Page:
I don’t know why Noah was fussy with Trudy that day. He was nothing but smiles when I left him. I can’t account for the moments I wasn’t with him. I will tell you: THAT is enough to stifle me with guilt. Tack it on to the long list of the things I carry.

It is not absurd to me that so many people who have read this New York Times magazine article believe Mike and I are idiots. From what the average reader can infer we had a son who -gasp!- wasn’t drinking or sleeping. Why didn’t we know something was wrong? What kind of parents are we? We are also so dimwitted and devoid of the ability to form a cohesive thought on our own that we need to rely on the established research and science of the vast majority of the medical community instead of listening to the sage and well-intentioned handful of doctors and scientists who research and testify only for the benefit of these innocent people accused of this atrocious crime.

Yes, the truth is complex. It melts and freezes, changes shape, fractures, differs with everyone’s recollection. I understand there are two sides to every story, and I understand that there are “experts” (please know I use that term loosely) who vehemently disagree on whether it is possible to shake a baby hard enough to thrust that child into the jaws of death. This is why I knew Bazelon had the duty to share all sides of this debate. She took all the right steps, but as a lawyer, she conveniently left out the details that couldn’t fit within the framework of her mission, which, clearly, is to cast doubt about what is happening to these babies behind closed doors when no one else is present.

I can’t get into the debate because, unlike Bazelon, I recognize it takes more than 8,000 words to adequately present two sides, and moreover, to fairly present the thousands of pages of testimony from our trial in order to show the reader what our jurors saw and heard before they convicted Trudy Munoz.

I think often about one of the studies highlighted in the article in which men and women said they were fine with shaking a dummy baby for the sake of science. And then they shake them. Hard. As hard as they can. Do you think in the back their mind they see their own son or daughter, that they mitigate the force of their shaking subconsciously? If so, who cares? They are shaking dummies. Dummies without brains, blood vessels, tissue, without life. I am haunted recently more than ever by a Japanese woman I read about years ago in a collection of nonfiction writings about Hiroshima and Nagasaki after the atomic bombs were dropped. This woman, whose singed skin hung off the exposed muscle of her body, lifted a cement beam to free her child who was pinned beneath it. Somehow this frail, damaged woman lifted all that weight to save her child. How do you account for that force? People can do incredible things. And they can do disastrous things.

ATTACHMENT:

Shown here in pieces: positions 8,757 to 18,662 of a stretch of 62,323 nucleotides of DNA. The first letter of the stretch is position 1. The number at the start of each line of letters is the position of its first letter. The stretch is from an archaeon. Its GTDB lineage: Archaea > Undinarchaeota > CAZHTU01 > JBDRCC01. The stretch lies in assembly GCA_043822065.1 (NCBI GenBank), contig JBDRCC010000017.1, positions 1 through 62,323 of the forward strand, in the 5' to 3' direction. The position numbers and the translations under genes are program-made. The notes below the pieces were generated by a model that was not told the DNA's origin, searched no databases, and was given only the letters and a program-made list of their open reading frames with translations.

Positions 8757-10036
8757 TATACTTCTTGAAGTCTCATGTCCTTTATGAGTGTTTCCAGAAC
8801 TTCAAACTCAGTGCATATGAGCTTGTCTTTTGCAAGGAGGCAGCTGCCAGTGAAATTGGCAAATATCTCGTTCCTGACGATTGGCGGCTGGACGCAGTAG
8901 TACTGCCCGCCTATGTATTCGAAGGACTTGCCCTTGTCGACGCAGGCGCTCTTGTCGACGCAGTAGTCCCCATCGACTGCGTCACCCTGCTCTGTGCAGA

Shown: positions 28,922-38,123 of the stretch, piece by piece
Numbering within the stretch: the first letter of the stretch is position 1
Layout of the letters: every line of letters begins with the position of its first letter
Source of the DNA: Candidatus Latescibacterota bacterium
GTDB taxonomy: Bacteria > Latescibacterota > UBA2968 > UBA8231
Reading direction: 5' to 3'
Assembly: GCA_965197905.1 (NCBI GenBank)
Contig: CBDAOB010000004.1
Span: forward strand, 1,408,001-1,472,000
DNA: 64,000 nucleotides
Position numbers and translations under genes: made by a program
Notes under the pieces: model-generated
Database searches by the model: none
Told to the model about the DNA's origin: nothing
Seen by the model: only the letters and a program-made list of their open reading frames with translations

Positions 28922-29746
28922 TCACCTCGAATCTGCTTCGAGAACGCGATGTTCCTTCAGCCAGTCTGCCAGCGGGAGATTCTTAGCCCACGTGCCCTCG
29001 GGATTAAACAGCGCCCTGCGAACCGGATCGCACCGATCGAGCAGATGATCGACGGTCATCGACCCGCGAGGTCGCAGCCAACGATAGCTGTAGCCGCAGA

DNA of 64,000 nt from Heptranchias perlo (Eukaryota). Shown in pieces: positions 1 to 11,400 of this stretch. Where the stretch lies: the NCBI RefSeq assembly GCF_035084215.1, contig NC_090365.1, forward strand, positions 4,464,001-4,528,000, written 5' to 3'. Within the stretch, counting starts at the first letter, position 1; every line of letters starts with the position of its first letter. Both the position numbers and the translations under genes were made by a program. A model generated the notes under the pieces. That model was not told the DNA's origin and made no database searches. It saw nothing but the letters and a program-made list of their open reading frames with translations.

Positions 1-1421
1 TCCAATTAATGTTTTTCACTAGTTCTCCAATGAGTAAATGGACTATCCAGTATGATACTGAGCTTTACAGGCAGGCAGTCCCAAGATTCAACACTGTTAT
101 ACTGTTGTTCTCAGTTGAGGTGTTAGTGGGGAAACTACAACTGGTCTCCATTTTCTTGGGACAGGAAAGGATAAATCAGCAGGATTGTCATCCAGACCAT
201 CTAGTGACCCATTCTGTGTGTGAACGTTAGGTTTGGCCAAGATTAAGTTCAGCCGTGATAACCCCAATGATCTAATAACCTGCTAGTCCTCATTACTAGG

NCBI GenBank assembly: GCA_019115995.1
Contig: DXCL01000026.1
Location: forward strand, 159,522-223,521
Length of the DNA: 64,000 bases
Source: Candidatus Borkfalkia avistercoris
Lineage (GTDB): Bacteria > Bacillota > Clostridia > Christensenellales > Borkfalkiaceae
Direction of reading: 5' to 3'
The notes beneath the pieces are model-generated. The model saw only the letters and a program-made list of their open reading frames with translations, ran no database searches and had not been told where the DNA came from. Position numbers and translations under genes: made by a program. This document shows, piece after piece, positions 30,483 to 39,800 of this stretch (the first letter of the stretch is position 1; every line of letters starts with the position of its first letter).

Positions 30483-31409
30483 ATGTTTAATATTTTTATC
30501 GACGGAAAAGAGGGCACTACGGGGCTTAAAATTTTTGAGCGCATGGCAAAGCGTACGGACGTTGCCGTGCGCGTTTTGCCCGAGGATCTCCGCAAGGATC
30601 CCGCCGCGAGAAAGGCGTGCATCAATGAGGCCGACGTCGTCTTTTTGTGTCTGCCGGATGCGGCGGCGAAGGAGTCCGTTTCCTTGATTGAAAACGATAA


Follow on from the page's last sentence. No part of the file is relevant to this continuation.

My son wasn’t a ticking time-bomb. He will not be defined by the New York Times’ readership as the baby who didn’t drink a couple bottles and therefore connected the dots in this complex collection of cases. Every case is different. Every baby is different. The truths are not universal. Noah is not just a baby who was shaken; he is more, infinitely more.

Defined By Mom

January 27th, 2011

I try not to let the fact that Noah was shaken define me, but it’s tough. I blog about it. I write about it. I advocate against it and welcome other parents facing this same nightmare into my life. I carry the burden of knowledge that I put my son in harm’s way by trusting the wrong person. I’ve said all the what-could-have-beens and the what-should-have-beens.

And yet…

I sit on my floor. Noah, now two-years-old, brings me one of his favorites books and he sits on my lap. He looks at the pictures and turns the page when I tell him to. And then Avry, his one-year-old brother, walks up to us, wanting to be in on the action. He tries to turn a page. Noah pushes Avry’s hand away before standing up and fussing, usually tossing the book onto the floor in a fury. Avry stands in awe of what he’s done wrong – again. I play the moderator by trying to balance both boys on my lap while we look at another book. This never works, but I continue to try it anyway.